How-To :: How to make a Dual-Boot (2 Operating Systems) Laptop/PC with Windows and Linux

by cahenry829

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This How-To article is going to show you how to add a second operating system to your laptop/PC and the benefits of having more than one operating system on your computer.  The two operating systems I chose are Windows 7 (Windows XP/Vista will also follow the same steps) and Ubuntu (An open source operating system used all around the world).  Ubuntu has yet to gain mainstream popularity within the U.S., although it is one of my favorite operating systems and I have installed on all of my personal computers.

 

Benefits

One of the benefits of adding a second operating system to your computer, namely a linux distribution such as Ubuntu, would be due to the fact that Ubuntu is a truly open source operating system.  Meaning that the applications and software that run on Ubuntu are free and the source code is openly shared and can be improved and changed by professionals all over the world.  Commercial operating systems such as Microsoft do not allow people to see the code that makes up their applications and software, this gives them the authority to chose what and when things get updated, which makes the process take much longer.  Furthermore the technical support of an open source community tends to have a much quicker response time and also be of far better quality more often times than not.

 

How-To

Materials:

Latest Distribution of Ubuntu Operating System Disc (Can be obtained from http://www.ubuntu.com/desktop/get-ubuntu/download)

PC/Laptop (With Windows OS installed)

 

Windows XP

1.  First, you will need to turn your computer off if it is turned on.  When your first turn your machine back on watch in the top right corner for "Boot Order" next to a key beginning with F (eg. F12, F2, etc.).  You may need to restart the computer a couple of time before you actually get it, but you want to press those numbers.  After doing so you want to make sure CD ROM is at the top of the list or underneath of Hard drive.  This will allow us to modify our "Boot Order" in order to have our machine boot into our CD instead of the Hard drive.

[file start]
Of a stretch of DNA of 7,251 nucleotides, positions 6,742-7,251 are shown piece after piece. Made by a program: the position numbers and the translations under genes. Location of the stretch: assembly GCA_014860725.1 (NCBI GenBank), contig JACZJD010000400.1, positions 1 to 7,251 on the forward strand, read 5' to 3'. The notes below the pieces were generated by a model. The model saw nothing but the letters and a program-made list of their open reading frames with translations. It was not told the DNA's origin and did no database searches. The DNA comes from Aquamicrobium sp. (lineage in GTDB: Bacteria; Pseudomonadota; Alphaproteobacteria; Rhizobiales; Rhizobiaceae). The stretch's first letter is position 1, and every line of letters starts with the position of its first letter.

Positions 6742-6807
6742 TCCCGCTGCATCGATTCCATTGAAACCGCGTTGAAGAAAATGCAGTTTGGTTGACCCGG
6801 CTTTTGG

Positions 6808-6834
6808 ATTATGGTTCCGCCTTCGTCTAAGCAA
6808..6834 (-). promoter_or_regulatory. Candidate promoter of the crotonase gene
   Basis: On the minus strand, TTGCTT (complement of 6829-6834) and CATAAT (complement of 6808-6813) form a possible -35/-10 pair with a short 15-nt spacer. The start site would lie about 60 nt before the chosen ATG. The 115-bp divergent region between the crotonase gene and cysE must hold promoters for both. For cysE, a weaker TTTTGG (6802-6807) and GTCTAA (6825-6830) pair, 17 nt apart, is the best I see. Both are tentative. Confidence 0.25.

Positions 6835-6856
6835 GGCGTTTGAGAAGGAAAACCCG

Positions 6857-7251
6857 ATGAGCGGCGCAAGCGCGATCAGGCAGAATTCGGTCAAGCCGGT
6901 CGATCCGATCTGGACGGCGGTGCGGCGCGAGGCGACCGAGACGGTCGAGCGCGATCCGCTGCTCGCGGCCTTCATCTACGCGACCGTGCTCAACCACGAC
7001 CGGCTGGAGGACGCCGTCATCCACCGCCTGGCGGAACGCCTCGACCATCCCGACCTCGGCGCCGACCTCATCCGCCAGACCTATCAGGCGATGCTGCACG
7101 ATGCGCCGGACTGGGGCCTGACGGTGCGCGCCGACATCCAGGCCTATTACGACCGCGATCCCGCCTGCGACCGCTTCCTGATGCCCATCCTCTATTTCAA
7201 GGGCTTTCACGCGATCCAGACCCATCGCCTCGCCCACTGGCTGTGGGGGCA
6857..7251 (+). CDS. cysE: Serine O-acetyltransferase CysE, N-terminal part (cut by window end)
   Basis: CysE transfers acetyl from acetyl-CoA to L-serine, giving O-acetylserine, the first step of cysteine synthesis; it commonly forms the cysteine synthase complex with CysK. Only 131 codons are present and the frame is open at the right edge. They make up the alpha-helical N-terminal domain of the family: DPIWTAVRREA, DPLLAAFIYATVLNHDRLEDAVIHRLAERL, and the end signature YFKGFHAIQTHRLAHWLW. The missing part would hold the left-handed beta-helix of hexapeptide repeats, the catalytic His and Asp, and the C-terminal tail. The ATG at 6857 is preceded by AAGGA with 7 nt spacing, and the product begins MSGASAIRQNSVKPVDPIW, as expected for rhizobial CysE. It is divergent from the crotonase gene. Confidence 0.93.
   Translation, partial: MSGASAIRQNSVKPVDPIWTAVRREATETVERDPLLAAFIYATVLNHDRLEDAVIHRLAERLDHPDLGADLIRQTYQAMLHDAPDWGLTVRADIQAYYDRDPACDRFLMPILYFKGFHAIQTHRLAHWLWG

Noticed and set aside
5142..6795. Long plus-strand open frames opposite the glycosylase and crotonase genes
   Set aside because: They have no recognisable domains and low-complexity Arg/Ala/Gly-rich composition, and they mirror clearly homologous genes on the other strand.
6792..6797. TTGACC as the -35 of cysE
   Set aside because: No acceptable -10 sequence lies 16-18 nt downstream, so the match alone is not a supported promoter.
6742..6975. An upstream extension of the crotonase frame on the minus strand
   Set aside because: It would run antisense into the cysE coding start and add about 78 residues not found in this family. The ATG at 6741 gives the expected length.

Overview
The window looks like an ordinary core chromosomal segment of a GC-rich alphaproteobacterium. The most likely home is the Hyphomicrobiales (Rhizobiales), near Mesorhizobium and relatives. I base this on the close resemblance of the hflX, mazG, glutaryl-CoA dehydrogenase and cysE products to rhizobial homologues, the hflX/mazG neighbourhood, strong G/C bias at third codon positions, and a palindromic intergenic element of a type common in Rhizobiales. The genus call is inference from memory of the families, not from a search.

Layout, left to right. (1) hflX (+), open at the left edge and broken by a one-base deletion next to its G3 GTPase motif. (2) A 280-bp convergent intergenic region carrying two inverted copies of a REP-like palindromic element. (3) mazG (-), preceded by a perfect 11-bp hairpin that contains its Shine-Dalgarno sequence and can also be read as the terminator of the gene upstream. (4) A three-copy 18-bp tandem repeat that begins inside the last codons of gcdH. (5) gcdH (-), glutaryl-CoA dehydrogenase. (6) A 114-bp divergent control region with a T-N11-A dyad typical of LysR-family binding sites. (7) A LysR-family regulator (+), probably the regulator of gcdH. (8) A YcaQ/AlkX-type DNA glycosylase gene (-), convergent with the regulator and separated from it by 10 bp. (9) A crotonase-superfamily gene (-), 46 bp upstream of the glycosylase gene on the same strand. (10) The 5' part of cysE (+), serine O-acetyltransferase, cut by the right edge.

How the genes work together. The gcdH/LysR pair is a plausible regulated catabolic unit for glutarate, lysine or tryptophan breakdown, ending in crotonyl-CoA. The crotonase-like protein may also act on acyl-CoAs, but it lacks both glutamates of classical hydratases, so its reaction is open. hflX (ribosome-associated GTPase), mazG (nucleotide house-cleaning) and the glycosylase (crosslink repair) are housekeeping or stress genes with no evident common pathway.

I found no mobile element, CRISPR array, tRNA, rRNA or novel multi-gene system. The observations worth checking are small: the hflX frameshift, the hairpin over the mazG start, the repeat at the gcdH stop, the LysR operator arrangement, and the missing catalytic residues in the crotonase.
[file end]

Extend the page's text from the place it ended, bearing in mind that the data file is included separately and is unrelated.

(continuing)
2.  Next, you will have to restart the computer again but this time make sure the Ubuntu OS disk is in the CD tray when you do so.  If done right, a list will appear with the Ubuntu logo above it. 

3.  Follow the on-screen instructions until it is time to Prepare or Partition the disk, at this step you want to chose the Guided option and give about half of the total size to be used for Ubuntu.

 4.  Follow the rest of the on-screen instructions and there you have it, your first Dual-Boot PC/Laptop with Linux!

Windows Vista/7

 

For this installation the only thing that will change is that the partitioning will be done on the Windows side instead of having Ubuntu do it.  

1.  With Windows open click Start and right-click My computer and select Manage.  

2.  Next go click Disk Management, and from there right-click the C: and then click Shrink Volume.

3.  From here you want to shrink the volume to about half of the total size and click shrink.

4.  Follow the same steps as the Windows XP installation, except instead of selecting Resize the partition, you simply select "Use the largest amount of continuous free space".

5.  Follow the rest of the on-screen instructions and there you have it, your first Dual-Boot PC/Laptop with Linux!